Cereals & Grains Association
Log In

02 Features
Cereal Foods World, Vol. 63, No. 5
DOI: https://doi.org/10.1094/CFW-63-5-0184
Print To PDF
Gluten Reduction Strategies for Wheat and Barley
Crispin A. Howitt,1 Philip J. Larkin,1 and Michelle L. Colgrave2

1 CSIRO Agriculture, GPO Box 1700, Canberra, ACT 2601, Australia.
2 CSIRO Agriculture, 306 Carmody Rd, St. Lucia, QLD 4067, Australia.


Gluten is a complex mixture of proteins found in wheat (gliadin and glutenins), barley (hordeins), and rye (secalins). For people with celiac disease and the less well-understood non-celiac gluten sensitivity, gluten proteins in cereals are a serious health challenge. In addition, many individuals choose to avoid gluten. In Western societies about 1% of the population is affected by celiac disease, and emerging evidence suggests that the rates may be higher than first thought in other parts of the world. Untreated celiac disease can cause a range of symptoms, including painful intestinal malignancy and greatly damaged mucosal villi, which results in poor absorption of nutrients. People with celiac disease also frequently suffer from low bone density. A less well-understood condition termed non-celiac gluten sensitivity is estimated to affect 5–10% of the population. Currently the only treatment for both is lifelong exclusion of gluten from the diet, and these diets can be low in fiber and high in fat and sugar. In an attempt to provide alternative, higher fiber dietary options research groups have been working to produce wheat and barley varieties that are safe for people who must avoid gluten in their diets. In this article we outline the progress of these efforts.

Trying to reach content?

View Full Article

if you don't have access, become a member


  1. Allred, L. K., Lesko, K., McKiernan, D., Kupper, C., and Guandalini, S. The celiac patient antibody response to conventional and gluten-removed beer. J. AOAC Int. 100:485, 2017.
  2. Aziz, I., and Hadjivassiliou, M. Coeliac disease: Noncoeliac gluten sensitivity—Food for thought. Nat. Rev. Gastroenterol. Hepatol. 11:398, 2014.
  3. Becker, D., Folck, A., Knies, P., Lörz, H., and Weiser, H. Silencing the α-gliadins in hexaploid bread wheat. Page 86 in: Gluten Proteins. G. L. Lookhart and P. K. W. Ng, eds. AACC International, St. Paul, MN, 2006.
  4. Becker, D., Wieser, H., Koehler, P., Folck, A., Mühling, K. H., and Zörb, C. Protein composition and techno-functional properties of transgenic wheat with reduced α-gliadin content obtained by RNA interference. J. Appl. Bot. Food Qual. 85:23, 2012.
  5. Biesiekierski, J. R., Newnham, E. D., Irving, P. M., Barrett, J. S., Haines, M., Doecke, J. D., Shepherd, S. J., Muir, J. G., and Gibson, P. R. Gluten causes gastrointestinal symptoms in subjects without celiac disease: A double-blind randomized placebo-controlled trial. Am. J. Gastroenterol. 106:508, 2011.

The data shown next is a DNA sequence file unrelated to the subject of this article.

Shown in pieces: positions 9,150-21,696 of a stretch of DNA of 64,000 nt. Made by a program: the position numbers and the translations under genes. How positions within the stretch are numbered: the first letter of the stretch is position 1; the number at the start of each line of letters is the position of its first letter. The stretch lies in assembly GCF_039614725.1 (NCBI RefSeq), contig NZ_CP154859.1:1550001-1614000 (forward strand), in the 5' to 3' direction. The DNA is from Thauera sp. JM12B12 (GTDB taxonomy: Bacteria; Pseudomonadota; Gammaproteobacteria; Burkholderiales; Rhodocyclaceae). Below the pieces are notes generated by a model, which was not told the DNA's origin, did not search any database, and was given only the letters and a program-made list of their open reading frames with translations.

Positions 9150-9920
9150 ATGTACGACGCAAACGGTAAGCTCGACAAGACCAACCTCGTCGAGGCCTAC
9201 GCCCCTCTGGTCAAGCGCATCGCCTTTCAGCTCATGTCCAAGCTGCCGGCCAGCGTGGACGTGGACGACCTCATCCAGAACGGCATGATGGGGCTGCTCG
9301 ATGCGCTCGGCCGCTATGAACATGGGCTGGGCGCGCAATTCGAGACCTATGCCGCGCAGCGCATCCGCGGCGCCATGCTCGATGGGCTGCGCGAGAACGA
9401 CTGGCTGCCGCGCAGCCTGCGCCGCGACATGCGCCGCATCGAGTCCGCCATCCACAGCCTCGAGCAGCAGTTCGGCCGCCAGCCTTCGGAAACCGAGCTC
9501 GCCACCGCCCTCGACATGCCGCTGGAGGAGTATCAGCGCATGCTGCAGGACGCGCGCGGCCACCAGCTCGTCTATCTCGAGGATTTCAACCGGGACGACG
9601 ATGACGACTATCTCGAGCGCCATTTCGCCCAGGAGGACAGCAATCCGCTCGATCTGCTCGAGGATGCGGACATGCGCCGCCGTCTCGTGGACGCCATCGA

6. Biesiekierski, J. R., Peters, S. L., Newnham, E. D., Rosella, O., Muir, J. G., and Gibson, P. R. No effects of gluten in patients with self-reported non-celiac gluten sensitivity after dietary reduction of fermentable, poorly absorbed, short-chain carbohydrates. Gastroenterology 145:320, 2013.
  7. Brennan, C. S., Smith, D. B., Harris, N., and Shewry, P. R. The production and characterisation of Hor 3 null lines of barley provides new information on the relationship of D hordein to malting performance. J. Cereal Sci. 28:291, 1998.
  8. Ciclitira, P. J., Hunter, J. O., and Lennox, E. S. Clinical-testing in celiac patients of bread made from wheats deficient in some α-gliadins. Clin. Sci. 59:25, 1980.
  9. Ciclitira, P. J., Hunter, J. O., and Lennox, E. S. Clinical testing of bread made from nullisomic 6A wheats in celiac patients. Lancet 316:234, 1980.
  10. Codex Alimentarius Commission. Standard for foods for special dietary use for persons intolerant to gluten. Standard 118-1979. In: Codex Alimentarius International Food Standards. Available online at www.fao.org/fao-who-codexalimentarius/sh-proxy/en/?lnk=1&url=https%253A%252F%252Fworkspace.fao.org%252Fsites%252
    Fcodex%252FStandards%252FCODEX%2BSTAN%2B118-1979%252FCXS_118e_2015.pdf. FAO/WHO, Rome, 2015.
  11. Colgrave, M. L., Byrne, K., and Howitt, C. A. Liquid chromatography-mass spectrometry analysis reveals hydrolyzed gluten in beers crafted to remove gluten. J. Agric. Food Chem. 65:9715, 2017.
  12. Di Sabatino, A., Volta, U., Salvatore, C., Biancheri, P., Caio, G., De Giorgio, R., Di Stefano, M., and Corazza, G. R. Small amounts of gluten in subjects with suspected nonceliac gluten sensitivity: A randomized, double-blind, placebo-controlled, cross-over trial. Clin. Gastroenterol. Hepatol. 13:1604, 2015.
  13. Doll, H. Inheritance of the high-lysine character of a barley mutant. Hereditas 74:293, 1973.
  14. Doll, H. Barley seed proteins and possibilities for their improvement. Page 207 in: Seed Proteins: Biochemistry, Genetics, and Nutritive Value. W. Gottschalk and H. P. Mullen, eds. Martinus Nishoff, The Hauge, 1983.
  15. Fasano, A., Sapone, A., Zevallos, V., and Schuppan, D. Non-celiac gluten sensitivity. Gastroenterology 148:1195, 2015.
  16. Fry, L., Madden, A. M., and Fallaize, R. An investigation into the nutritional composition and cost of gluten-free versus regular food products in the UK. J. Hum. Nut. Diet. 38:108, 2017.
  17. Gil-Humanes, J., Piston, F., Altamirano-Fortoul, R., Real, A., Comino, I., Sousa, C., Rosell, C. M., and Barro, F. Reduced-gliadin wheat bread: An alternative to the gluten-free diet for consumers suffering gluten-related pathologies. PLoS One. DOI: https://doi.org/10.1371/journal.pone.0090898. 2014.